As the 2022-2023 Chair, I am excited about the opportunities that sit before us and the impact we will make as young professionals serving our community. Living through two years of a pandemic and seeing the effects it has had not only on our own lives but on the lives of our loved ones and those in the communities where we live, we are more enthusiastic and ready as ever to roll up our sleeves and get to work. We are a group of young professionals that puts our passion to work to serve, grow as leaders, and develop as professionals together.

This is a humbling, full-circle moment to be able to serve the community in this capacity. The United Way’s mission of engaging and bringing together people and resources to drive sustainable and equitable improvements in the well-being of children, families, and individuals in the community is near and dear to my heart, as I have seen and experienced the impact of the work in my own life. I am compelled to pay it forward.

I’ll close with this, “Without service, we would not have a strong quality of life. It’s important to the person who serves as well as the recipient. It’s the way in which we ourselves grow and develop.” – Dorothy Height

Keonda M Banks

2022-2023 United Way YPL Chair

 

We’re excited to announce the 2022-2023 Young Professional Leaders (YPL) and Lead. Impact. Network. Change. (LINC) boards. The board members consist of young professionals who have shown amazing leadership throughout our community.

2022-2023 United Way LINC Board
Board Leadership

Latonya Beverly – Chair
LaDarrien Gillette – Vice Chair

Board Members

Kiana Lawrence
Mitchell Hogan
Sam Stargel
Stephanie Schnur
Tahir Temple
Terry Vilayhong
Nigel Walton

2022-2023 United Way’s Young Professional Leaders Board
Board Leadership

Keonda Banks – Chair
Jonathan Hutchins – Vice Chair
Jacob Ethel – Partnership Committee Chair
Jasmine Morgan – Signature Events Committee Chair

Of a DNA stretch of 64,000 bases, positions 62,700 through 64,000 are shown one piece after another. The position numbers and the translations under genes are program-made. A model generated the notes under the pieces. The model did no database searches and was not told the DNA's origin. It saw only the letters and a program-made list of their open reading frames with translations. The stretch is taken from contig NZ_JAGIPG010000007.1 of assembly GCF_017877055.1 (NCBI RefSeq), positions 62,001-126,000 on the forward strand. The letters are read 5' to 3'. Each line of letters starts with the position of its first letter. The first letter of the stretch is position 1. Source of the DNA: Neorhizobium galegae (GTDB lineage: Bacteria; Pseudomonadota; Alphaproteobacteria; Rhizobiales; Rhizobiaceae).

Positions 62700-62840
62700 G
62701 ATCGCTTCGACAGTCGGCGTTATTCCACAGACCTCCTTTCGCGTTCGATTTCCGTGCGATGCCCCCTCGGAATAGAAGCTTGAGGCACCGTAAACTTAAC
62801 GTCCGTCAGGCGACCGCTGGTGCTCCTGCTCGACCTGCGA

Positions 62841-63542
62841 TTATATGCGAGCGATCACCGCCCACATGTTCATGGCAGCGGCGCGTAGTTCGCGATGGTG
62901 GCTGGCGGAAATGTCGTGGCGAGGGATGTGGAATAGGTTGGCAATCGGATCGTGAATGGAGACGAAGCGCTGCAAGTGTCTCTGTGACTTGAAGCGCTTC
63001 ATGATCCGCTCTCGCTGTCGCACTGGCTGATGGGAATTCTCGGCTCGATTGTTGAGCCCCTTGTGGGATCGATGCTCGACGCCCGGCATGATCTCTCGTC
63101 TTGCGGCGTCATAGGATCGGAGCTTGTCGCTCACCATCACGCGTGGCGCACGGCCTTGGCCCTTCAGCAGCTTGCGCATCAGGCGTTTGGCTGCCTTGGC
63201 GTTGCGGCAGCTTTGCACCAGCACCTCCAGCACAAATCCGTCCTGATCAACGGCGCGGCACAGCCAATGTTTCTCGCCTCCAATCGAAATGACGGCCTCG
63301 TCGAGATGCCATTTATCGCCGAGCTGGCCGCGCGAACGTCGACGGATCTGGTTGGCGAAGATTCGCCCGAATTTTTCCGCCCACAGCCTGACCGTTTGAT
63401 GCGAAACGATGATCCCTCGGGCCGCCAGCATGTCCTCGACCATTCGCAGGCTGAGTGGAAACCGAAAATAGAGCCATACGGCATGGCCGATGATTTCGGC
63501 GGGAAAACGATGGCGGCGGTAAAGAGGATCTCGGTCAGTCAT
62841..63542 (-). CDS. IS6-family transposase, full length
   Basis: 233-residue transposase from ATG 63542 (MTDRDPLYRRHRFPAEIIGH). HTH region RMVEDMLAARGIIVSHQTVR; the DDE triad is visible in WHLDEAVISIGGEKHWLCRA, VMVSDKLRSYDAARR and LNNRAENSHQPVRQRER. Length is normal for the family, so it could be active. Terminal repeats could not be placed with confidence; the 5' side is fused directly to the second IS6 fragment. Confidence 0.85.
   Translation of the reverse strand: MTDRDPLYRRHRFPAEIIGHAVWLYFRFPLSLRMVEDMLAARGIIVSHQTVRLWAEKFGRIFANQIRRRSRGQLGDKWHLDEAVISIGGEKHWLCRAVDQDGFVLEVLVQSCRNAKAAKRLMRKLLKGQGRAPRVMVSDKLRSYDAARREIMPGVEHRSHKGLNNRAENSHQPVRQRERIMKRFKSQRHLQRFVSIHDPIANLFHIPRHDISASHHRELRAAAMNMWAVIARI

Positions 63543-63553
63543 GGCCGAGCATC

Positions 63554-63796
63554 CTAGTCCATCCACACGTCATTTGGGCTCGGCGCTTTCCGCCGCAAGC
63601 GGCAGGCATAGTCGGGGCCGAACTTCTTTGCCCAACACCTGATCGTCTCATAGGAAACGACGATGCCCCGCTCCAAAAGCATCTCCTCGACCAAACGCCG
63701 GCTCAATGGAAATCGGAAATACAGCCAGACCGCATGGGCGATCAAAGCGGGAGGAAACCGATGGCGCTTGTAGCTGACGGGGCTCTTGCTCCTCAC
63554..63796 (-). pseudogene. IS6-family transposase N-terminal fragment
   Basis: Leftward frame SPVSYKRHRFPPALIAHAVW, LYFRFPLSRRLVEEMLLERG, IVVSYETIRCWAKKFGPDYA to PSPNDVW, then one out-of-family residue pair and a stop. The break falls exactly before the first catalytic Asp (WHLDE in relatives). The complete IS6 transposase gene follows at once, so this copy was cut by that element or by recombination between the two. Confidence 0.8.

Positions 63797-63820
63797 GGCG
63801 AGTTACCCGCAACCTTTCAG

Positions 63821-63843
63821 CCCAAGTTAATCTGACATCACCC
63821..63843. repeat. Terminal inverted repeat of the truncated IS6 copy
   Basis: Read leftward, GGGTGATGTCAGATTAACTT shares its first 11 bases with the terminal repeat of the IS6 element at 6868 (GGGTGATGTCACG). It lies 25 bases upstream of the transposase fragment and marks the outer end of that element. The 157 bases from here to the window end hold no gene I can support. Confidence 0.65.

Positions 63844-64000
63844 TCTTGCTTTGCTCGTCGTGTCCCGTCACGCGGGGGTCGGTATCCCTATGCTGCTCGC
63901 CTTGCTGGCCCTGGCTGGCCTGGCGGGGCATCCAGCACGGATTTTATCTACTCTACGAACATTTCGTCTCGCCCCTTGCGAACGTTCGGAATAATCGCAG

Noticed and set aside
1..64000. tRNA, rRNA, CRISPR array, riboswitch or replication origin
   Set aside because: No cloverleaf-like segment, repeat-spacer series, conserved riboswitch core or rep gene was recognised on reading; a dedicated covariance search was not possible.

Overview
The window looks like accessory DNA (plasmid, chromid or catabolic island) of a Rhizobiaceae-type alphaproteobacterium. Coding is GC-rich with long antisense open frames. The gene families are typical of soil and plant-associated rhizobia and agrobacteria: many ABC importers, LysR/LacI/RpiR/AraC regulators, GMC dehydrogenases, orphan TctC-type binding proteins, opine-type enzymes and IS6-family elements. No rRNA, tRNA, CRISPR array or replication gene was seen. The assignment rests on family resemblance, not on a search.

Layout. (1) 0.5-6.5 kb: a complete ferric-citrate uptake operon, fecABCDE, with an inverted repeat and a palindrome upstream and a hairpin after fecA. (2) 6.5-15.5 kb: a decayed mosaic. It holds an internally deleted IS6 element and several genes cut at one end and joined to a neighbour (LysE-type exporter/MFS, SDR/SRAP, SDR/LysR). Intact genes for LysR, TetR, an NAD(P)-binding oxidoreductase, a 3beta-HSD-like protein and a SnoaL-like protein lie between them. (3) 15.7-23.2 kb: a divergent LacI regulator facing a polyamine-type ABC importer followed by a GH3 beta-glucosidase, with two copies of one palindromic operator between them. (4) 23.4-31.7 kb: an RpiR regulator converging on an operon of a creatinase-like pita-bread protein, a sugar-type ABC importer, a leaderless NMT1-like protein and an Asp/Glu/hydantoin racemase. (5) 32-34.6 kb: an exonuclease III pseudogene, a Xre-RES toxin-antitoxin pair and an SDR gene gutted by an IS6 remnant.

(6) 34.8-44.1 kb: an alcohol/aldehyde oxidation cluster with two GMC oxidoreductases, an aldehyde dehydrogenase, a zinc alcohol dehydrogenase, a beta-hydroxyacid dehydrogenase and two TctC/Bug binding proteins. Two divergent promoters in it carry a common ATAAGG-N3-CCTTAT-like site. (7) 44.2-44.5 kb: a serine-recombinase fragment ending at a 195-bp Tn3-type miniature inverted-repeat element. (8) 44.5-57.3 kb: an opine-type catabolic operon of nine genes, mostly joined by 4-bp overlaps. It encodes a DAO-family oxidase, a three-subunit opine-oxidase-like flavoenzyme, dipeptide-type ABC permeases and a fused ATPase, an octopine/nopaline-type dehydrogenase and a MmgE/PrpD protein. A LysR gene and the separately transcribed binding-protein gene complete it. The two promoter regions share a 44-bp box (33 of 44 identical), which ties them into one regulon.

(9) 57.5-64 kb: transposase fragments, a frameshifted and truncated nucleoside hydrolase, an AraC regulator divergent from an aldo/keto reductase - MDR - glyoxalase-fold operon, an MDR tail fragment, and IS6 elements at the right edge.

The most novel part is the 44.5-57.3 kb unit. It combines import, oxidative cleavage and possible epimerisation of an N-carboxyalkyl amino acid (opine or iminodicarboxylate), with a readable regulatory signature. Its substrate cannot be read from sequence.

Board Members

Tucker Eagle
Alex Garland
Jessica Gibbs
Will Godwin
Leroy Green
Angela Hill
Tyler Johnson
Eric Jones
Crystal Lazarus
Markethia McDonald
Jasmine Mosley
Obinna Onyeaghala
Lisa Pluckebaum
Stefanie Small
Latoya Stephenson-Smith
Richard Taylor
Katherine Tipton
Benjamin Williams
Raymond Williams
Victoria Witherington

Thank you all for your service and commitment! If you would like to reach the boards, or if you would like to learn more about YPL and LINC, please email us at ypl@unitedwayatlanta.org or linc@unitedwayatlanta.org.

As a newcomer to Atlanta, Josh wanted to find an organization where he could give back to the community while also growing professionally. Read on to find out why he chose to YPL and United Way! If you would like to be featured in our next member spotlight, please click here.

What inspired you to become involved with Young Professionals Leaders?

I’m relatively new to the Atlanta area, and when life started to get back to normal after the pandemic I knew I wanted to find an organization where I could give back to the community while also growing professionally. YPL provides me just that. There are so many service opportunities through United Way, and it’s great to be able to give back while also connecting with other like-minded young professionals.

What aspect of United Way’s work in the community are you most passionate about supporting?

I’m passionate about finding all ways to support underserved children through the Child Well-Being program. Being a dad myself, it’s tough to see a child without the resources they need to be all that they can be, and this initiative aims to provide those resources. I’m also passionate about supporting the College and Career Ready initiatives. I work in higher education, so I’m fortunate to see how powerful education is daily.

Do you have fun fact or a side hustle (entrepreneurship) that you would like to share with us?

I have two daughters, Nora and Molly, who are three and one respectively. While there’s a lot of hustle involved with them, they seem to be heavier on the expense side. I do love exploring everything our city has to offer, especially new restaurants and breweries, with family and friends.

Genevieve has a passion for advancing early childhood education opportunities for underserved children in Atlanta – read why she chose to join YPL and United Way to persue that passion! If you would like to be featured in our next member spotlight, please click here.
What inspired you to become involved with Young Professionals Leaders?

Atlanta is a huge city with many worthy causes, so I decided to join Young Professionals Leaders because I was looking for a way to use my skills to support causes that align with my values. YPL also appealed to me because it offers a structure through which to learn about Greater Atlanta businesses, non-profit organizations, and short & long- term initiatives that impact the local economy, cultural vibrancy, and growth of the city. Plus, as a devout Catholic, the exposure to volunteer opportunities at hundreds of different organizations was very attractive to me.